My Texte zur Kunst essay on Günther Förg, which was originally written for, but not published in, the catalogue of the Stedelijk Museum’s current Günther Förg retrospective, has been translated into Dutch for the latest issue of De Witte Raaf. The essay was de facto rejected the museum: imposing unaccaptable edits, or an unacceptable editing style, is a sure way of making an author withdraw an uncomfortable piece. Why fire someone when you have ways of making them quit? Entire paragraphs came marked with the truly brilliant editorial comment “Difficult passage: please rewrite,” without further specification; other parts were deemed “too cryptic” and/or “too abrasive” for “an international public, but even for an average Dutch audience.”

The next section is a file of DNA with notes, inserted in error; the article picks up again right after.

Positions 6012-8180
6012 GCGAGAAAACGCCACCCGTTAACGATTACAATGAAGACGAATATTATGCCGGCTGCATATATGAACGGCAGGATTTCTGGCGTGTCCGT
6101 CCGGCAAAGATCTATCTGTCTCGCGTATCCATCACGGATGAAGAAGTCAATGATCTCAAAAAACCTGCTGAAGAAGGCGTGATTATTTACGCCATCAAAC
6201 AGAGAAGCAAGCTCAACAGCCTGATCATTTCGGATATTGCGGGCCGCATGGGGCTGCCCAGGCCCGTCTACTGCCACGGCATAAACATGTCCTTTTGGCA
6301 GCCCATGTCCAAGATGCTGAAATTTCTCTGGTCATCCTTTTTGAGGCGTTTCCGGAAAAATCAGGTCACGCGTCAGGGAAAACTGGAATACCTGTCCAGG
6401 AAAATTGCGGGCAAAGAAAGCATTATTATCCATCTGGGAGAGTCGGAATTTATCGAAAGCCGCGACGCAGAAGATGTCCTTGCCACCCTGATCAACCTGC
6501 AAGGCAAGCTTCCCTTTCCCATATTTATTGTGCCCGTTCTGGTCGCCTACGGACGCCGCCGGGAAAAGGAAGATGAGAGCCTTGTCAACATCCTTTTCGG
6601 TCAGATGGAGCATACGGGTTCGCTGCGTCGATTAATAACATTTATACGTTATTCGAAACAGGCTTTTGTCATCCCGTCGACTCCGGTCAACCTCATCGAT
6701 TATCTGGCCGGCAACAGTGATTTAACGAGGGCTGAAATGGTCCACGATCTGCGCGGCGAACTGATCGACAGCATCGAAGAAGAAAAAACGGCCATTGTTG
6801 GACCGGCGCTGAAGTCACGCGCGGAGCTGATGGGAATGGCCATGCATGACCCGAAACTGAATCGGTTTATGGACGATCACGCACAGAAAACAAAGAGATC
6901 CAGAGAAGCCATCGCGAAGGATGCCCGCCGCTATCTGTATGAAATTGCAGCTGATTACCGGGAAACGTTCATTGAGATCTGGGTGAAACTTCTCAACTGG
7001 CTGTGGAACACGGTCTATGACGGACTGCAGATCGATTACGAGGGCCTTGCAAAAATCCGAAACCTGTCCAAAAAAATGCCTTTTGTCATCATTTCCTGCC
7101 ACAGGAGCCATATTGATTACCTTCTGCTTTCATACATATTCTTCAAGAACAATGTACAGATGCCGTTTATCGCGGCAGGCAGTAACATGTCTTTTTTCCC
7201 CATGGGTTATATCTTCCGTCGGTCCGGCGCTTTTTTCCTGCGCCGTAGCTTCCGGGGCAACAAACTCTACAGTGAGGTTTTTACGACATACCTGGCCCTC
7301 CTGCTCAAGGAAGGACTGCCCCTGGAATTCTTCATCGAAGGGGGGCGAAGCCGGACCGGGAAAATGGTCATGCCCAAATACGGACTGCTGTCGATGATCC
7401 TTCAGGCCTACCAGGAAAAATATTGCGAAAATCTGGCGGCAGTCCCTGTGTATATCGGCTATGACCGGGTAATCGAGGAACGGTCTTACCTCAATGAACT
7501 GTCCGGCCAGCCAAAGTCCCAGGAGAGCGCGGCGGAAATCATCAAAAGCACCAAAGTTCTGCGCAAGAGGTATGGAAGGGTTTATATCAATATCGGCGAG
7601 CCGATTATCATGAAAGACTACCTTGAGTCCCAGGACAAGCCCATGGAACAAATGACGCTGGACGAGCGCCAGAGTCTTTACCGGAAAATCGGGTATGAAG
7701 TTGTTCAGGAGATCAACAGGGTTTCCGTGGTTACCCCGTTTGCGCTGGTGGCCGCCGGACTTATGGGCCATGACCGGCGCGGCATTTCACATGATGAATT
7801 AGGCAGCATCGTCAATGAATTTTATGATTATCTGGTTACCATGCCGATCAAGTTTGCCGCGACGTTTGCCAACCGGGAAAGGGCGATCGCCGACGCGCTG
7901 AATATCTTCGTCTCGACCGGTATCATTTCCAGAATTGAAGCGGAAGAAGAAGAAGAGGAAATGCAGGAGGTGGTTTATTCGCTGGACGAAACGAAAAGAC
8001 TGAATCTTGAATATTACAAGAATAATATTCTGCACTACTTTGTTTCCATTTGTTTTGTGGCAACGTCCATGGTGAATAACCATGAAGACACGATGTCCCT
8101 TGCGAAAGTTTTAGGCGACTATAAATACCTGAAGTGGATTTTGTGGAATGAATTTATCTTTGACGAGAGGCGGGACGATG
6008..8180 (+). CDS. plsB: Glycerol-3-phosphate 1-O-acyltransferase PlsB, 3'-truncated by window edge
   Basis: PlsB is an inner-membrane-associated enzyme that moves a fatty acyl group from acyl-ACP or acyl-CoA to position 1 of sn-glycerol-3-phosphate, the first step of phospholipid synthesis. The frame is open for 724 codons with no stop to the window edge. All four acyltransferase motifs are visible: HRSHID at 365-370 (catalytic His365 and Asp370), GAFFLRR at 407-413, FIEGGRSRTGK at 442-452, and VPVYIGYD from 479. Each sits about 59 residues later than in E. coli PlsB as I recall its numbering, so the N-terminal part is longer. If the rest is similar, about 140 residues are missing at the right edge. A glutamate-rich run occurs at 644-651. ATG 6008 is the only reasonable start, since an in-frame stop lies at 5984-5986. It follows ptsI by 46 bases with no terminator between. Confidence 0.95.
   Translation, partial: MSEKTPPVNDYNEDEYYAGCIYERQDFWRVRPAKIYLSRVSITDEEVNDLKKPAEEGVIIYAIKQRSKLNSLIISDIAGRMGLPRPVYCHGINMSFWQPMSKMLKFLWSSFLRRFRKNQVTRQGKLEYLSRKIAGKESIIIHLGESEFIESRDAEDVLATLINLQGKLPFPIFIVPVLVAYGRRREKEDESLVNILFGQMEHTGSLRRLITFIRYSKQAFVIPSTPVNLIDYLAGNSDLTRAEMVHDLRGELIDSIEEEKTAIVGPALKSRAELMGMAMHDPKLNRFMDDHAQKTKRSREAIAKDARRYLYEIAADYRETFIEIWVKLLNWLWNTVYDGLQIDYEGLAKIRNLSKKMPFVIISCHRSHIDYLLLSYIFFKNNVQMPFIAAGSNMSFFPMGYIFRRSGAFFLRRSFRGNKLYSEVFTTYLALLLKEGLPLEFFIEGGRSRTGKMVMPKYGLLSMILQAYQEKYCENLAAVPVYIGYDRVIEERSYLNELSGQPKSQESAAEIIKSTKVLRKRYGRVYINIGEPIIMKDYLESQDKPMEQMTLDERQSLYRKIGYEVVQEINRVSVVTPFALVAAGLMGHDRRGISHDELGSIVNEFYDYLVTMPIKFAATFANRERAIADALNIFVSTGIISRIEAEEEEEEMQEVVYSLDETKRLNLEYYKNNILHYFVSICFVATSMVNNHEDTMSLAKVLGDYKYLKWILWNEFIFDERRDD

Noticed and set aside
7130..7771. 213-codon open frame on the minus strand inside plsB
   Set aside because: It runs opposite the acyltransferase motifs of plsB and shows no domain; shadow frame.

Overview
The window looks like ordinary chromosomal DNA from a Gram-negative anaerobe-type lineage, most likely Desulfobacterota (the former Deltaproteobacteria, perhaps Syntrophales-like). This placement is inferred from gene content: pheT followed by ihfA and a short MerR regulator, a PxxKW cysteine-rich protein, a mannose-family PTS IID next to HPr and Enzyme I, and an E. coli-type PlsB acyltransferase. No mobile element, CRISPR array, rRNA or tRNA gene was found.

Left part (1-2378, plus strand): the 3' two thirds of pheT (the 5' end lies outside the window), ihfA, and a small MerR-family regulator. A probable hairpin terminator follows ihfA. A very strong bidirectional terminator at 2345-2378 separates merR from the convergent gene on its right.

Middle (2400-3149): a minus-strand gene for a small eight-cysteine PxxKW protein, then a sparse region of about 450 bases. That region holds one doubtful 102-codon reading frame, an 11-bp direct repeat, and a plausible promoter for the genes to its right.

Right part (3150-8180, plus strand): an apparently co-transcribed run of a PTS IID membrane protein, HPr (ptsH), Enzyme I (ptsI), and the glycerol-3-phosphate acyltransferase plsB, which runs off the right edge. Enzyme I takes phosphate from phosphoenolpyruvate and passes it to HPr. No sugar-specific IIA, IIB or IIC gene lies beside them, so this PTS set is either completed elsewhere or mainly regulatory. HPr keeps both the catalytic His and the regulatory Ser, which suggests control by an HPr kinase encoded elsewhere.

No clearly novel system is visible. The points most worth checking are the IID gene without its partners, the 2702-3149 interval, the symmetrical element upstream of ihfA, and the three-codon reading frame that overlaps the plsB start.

The real bone of contention was of course my critique of the Stedelijk’s policies in the 1990s (when Förg was a mainstay there), as well as in recent times. Criticism and critical art history are site-specific, and for me the only way to contribute to this Stedelijk publication was to provide a form of immanent institutional critique, taking Förg’s presence at the museum over the years as my point of departure. Perhaps not suprisingly, this was a bridge too far; in fact, what happened eerily mirrored what befell a catalogue essay by Mark Kremer from the 1990s, which I discuss in my piece. However, my awareness of context-specificity also meant that the comments on the current Stedelijk were in fact far more condensed and less explicit in the catalogue draft than in the more abrasive version that was ultimately published (in English and German) in Texte zur Kunst, and now in Dutch in De Witte Raaf.